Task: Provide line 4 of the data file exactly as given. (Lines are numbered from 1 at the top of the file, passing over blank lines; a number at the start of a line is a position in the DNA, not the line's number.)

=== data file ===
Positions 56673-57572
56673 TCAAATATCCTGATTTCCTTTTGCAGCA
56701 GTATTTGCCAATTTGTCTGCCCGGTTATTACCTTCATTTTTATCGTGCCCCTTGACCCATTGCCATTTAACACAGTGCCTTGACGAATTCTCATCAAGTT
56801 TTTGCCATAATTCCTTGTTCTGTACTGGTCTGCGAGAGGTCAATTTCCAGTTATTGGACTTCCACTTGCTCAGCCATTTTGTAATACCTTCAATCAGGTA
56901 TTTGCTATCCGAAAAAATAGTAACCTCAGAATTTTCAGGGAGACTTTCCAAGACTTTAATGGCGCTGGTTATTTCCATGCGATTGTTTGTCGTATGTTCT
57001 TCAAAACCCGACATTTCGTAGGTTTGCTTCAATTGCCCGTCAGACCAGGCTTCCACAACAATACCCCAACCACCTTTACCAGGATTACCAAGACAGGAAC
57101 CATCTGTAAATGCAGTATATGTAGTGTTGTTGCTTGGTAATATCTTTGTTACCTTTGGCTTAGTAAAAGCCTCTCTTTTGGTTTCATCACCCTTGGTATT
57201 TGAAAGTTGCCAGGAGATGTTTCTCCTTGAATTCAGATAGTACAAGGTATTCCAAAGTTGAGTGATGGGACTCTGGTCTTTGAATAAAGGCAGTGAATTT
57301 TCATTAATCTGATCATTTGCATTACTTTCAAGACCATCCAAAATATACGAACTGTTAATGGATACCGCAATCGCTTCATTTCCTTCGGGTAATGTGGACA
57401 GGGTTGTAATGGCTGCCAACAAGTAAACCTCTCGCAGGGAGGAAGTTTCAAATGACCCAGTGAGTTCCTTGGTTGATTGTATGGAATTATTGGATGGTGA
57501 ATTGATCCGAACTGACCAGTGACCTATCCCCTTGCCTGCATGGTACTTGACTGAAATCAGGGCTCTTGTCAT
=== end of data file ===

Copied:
56801 TTTGCCATAATTCCTTGTTCTGTACTGGTCTGCGAGAGGTCAATTTCCAGTTATTGGACTTCCACTTGCTCAGCCATTTTGTAATACCTTCAATCAGGTA